There have been two commitments I have made in my life. The first was too recovery and the second was two my husband. Both were utterly terrifying but both have made me feel more secure than I ever dreamed possible.
I have always been an anxious person and for many years used the avoidance behaviors of an eating disorder to control the anxiety. Now matter what happened, as long as I used a behavior I was going to be ok. Losing that one, reliable thing in my life was so scary. However, it was consuming me. It was ruining me and every hope and dream. It had to go and when I finally decided to reject the eating disorder, something magical happened.
I found out that I could survive anxiety and still be ok. It turns out there is no other choice but to be ok. None. No other choice. In discovering that lone fact, the resistance to recovery I had always felt transformed into a resistance to the eating disorder.
That abusive, horrible voice in my head started to fade. It became the enemy it always was. As I fought, it faded and as it faded, I fought. Commitment to recovery, in the end, relieved me of that burden.
Committing to my husband was a similar process. I had a deep, overwhelming fear of marriage. From my experience, marriage only led to suffering, heartache, and anger. I wanted to part of it. Event e positive marriages I saw, I considered flukes and time-bombs. Eventually, those people were going to destroy each other.
My perceptions started to change after a conversation about children with my now husband. We had been dating almost 2 years. You would think that I would have begun to see the light at that point but I’m stubborn, apparently. I had asked him about having children and he brought up marriage. I told him my opinion of marriage. The look on his face was heart-breaking. He said “You would want a child with me but you wouldn’t make that commitment to me?” I dropped the conversation at that point but it made me think.
Long story short, we did end up getting married. It was a traumatic experience for me. We had a small ceremony because I couldn’t handle a bunch of people watching me jump of a cliff. Sadly, that’s what it felt like. I was hoping against hope I would find out I had wings but had no faith that it would happen. I simply loved my husband enough to try.
We’ve been married two and half years now and for most of that, I have not believed we would make the long haul. Somewhere in there though, I started to take the end off the table. The D word isn’t an option. How that happened is a mystery to me but it did. And guess, what…I feel alot better…about everything. I trust myself, my husband, my life more than I ever have. Turns out, I do have wings. Or rather, we have wings.
What positive risks have you taken in your life? What has brought you long lasting relief? What holds you back in recovery?
Family members and friends always wonder how to help their loved one who is suffering with an eating disorder. Here are a tips.
Tip 1: Express love unconditionally.
The impulses of a loved one is typically to express love and concern in the same breath. It’s natural and understandable. It’s also risky. Concern often comes across as controlling and directive. Instead, try just saying “I love you” without anything else. Don’t say “I love you and I’m worried.” or I only say this because I love you.” A simple “I love you” will suffice.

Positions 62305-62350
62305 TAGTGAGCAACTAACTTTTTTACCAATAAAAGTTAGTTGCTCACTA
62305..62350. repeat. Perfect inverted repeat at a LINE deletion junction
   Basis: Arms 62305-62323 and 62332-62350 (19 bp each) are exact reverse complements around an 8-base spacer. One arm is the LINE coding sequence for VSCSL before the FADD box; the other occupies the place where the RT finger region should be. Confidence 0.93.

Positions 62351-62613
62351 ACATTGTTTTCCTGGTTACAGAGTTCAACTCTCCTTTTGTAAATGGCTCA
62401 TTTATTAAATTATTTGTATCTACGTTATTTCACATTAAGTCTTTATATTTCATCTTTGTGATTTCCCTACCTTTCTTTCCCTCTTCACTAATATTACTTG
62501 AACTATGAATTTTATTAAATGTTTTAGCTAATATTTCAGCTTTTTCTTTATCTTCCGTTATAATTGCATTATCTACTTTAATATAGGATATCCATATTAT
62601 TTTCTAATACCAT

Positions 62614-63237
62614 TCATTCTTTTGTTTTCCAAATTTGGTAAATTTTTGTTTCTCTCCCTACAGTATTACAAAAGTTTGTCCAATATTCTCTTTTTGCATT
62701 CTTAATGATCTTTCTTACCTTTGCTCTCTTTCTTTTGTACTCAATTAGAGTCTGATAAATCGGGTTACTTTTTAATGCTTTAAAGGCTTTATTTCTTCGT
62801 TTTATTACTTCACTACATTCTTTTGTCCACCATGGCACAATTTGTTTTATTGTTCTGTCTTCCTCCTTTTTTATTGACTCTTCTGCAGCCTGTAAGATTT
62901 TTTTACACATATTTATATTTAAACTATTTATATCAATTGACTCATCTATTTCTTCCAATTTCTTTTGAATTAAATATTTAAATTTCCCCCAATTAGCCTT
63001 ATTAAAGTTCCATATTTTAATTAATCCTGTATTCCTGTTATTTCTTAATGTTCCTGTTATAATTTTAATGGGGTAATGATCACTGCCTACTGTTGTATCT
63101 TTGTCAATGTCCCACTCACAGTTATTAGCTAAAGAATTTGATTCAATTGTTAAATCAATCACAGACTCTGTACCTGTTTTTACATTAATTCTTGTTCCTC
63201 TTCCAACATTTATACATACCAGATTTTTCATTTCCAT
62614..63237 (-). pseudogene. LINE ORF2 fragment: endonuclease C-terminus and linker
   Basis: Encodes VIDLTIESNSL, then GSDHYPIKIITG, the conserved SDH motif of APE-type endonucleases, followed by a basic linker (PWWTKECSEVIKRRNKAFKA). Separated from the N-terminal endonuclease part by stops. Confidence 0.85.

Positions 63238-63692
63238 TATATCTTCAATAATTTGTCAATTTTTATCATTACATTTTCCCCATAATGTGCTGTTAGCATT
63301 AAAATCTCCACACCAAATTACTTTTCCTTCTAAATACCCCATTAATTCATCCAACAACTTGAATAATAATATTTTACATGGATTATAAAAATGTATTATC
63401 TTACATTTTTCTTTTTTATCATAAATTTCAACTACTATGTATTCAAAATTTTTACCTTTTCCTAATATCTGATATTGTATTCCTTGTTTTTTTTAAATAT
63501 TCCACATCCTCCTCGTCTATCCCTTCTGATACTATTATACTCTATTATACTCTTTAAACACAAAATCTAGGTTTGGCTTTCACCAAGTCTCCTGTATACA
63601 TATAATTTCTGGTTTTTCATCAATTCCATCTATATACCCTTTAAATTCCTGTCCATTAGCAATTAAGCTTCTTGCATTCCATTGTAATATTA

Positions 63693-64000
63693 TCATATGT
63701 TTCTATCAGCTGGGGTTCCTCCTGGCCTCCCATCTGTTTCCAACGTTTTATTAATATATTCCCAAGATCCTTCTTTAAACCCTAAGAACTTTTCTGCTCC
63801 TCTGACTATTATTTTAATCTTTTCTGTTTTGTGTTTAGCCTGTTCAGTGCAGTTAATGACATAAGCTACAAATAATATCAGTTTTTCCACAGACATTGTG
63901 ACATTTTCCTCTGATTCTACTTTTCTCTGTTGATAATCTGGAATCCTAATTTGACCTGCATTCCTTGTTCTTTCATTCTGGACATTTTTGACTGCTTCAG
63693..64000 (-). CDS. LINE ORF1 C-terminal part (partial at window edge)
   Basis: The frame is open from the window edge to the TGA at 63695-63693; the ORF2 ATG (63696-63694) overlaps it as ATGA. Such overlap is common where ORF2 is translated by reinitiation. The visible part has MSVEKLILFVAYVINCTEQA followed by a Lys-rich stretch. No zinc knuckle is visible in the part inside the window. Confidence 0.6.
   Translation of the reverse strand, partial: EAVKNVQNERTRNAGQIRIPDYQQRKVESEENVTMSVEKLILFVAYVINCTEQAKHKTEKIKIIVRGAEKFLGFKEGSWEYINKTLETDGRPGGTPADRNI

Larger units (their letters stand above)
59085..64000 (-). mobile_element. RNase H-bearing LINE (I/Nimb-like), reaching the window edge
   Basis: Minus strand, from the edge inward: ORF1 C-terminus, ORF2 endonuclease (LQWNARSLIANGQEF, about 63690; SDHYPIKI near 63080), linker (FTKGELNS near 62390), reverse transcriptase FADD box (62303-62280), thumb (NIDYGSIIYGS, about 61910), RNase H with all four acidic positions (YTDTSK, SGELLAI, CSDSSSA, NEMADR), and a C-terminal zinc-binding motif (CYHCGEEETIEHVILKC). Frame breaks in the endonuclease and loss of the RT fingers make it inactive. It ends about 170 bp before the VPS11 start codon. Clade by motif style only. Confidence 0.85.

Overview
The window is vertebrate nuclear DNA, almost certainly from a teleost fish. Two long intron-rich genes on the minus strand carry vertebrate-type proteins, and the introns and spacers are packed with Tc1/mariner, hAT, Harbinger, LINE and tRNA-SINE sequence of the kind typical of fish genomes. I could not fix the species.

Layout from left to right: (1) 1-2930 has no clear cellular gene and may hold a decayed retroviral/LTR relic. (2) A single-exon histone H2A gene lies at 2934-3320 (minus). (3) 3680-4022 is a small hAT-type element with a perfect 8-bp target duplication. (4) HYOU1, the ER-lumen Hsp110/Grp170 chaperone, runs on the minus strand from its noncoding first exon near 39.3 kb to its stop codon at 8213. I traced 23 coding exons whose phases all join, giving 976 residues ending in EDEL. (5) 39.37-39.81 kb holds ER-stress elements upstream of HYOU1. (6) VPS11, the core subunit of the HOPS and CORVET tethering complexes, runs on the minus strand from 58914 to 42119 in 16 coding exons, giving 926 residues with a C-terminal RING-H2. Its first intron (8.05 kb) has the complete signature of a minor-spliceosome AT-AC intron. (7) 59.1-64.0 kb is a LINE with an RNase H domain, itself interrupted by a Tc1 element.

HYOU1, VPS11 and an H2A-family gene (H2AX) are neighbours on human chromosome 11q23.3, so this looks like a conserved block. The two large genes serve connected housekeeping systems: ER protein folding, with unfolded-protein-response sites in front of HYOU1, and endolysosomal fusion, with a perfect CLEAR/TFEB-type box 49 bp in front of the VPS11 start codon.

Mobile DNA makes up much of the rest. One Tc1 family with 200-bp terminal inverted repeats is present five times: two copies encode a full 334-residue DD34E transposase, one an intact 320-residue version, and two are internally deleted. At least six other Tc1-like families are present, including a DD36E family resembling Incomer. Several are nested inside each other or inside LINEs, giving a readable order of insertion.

Tip 2:Reflectively listen.
People with eating disorders sew routinely invalidated and misunderstood. Don’t continue the cycle. When that someone speaks, don’t respond with an suggestion or advice. “Reflect back.” Say what you think they meant or identify the emotion they are feeling.
For example, if your person says “I hate food,” respond with “Eating makes you feel pretty anxious, huh?”
By reflectively listening, you communicate that her experience is real and that you understand. Feeling understood is invaluable!
Tip 3: Don’t ask questions about weight or meal plan.
This seems pretty obvious but please, leave weight and meal plan questions to the professionals! Even if you are an ED professional, do not counsel your loved one. Leave it to her team. Let her interactions with you be a place of calm normalcy. Grilling her about what she ate today is counterproductive and often, just plain rude.
Have you ever had a loved one with an eating disorder or are you struggling? What’s the best way to support recovery?
I just wanted to say thank you for publicly announcing your decision to go into treatment. Seeking treatment for an eating disorder is often the most difficult decision. It feels like there are so many things in the way: work, school, fear of people knowing your secret, not believing you are worthy of treatment, not believing recovery is real, etc. Everything seems to get in the way.
I imagine, for you, the barriers to treatment seemed insurmountable but you’ve done it and you’ve shared it with the world. So much for keeping it a secret! So much for shame and guilt! Well done!
Honestly, the term “role model” is not one I would have applied to you before now but you’ve shared a deeply personal experience with the world. For that authenticity, I thank and applaud you. I hope others out there who are struggling with the decision can take a leaf out of your book.
Thank you again,